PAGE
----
Nowadays, smartphones increasingly have more innovative technology that just three years ago did not have. As is the case of the magnetic charge that we can see in all iPhone 12 models. Although, other brands such as Realme, have already begun to bet on this as well.
However, not all of it is good news, not for the simple fact that these technologies make our lives easier, as in this case it is the load of our mobile devices, but that it can affect the health of certain people. We mean that experts have begun to recommend that it will be necessary to keep them 15 centimeters away from the medical devices that people have implanted. But why?
Move your iPhone 12 away from your pacemaker
Everything has emerged from a report by researchers who are part of the Center for Devices and Radiological Health (CDRH) of the United States Food and Drug Administration. And, these experts talk about the new magnetic charging technology that the latest Apple smartphones have implanted can lead to affect the heart devices that people have implanted, such as pacemakers and cardiac defibrillators .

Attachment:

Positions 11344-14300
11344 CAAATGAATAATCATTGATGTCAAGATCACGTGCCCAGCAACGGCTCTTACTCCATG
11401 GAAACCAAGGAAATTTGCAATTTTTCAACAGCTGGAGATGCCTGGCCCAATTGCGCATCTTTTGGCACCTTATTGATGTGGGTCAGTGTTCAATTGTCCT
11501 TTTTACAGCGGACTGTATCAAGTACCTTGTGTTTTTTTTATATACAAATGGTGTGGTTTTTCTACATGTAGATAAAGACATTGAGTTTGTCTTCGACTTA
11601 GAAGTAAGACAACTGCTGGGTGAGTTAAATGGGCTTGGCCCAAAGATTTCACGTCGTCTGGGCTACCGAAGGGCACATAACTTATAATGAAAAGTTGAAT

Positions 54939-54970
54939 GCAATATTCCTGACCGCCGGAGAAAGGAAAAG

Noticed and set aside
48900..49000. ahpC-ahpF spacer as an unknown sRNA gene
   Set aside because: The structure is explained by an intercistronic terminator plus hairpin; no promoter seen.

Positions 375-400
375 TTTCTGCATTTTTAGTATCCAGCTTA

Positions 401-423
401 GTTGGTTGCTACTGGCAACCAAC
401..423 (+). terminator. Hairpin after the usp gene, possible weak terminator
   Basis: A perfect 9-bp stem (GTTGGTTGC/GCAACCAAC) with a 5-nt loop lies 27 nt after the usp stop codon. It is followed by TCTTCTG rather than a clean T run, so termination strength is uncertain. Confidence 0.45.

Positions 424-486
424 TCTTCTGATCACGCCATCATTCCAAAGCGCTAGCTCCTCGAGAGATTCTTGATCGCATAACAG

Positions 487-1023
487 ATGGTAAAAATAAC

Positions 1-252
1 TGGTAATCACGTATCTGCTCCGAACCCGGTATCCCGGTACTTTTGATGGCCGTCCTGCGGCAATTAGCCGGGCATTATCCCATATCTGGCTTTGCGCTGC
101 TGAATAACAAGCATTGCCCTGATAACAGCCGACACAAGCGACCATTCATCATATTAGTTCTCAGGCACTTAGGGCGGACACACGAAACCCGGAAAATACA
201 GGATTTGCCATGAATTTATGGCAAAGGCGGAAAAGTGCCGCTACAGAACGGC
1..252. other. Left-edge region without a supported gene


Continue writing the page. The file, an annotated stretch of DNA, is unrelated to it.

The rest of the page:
And it is that these devices are introduced into the heart of people in order to help different heart rhythm disorders. In addition, these have a magnet mode which is designed to be used when a patient has to be intervened in a surgical process where different electromagnetic interferences can be produced.
However, the fact that has really attracted attention is that, as it was already known, this function may be activated accidentally when the magnetic fields are higher than 10G, affecting its operation and even to the point of causing damage. serious to the patient in question.
Now, according to this study, it has been shown that the technology of these iPhone 12 have fields greater than this figure, so they are powerful enough to enable this magnet mode that cardiac devices have today.
Therefore, they warn, and recommend as a preventive measure, that these smartphones be kept 15 centimeters away from the implanted medical device, as is the case with pacemakers. Although, they believe that “the risk to patients is low,” as stated by Seth J. Seidman, Research Electrical Engineer and Consultant for the CDRH EMC program.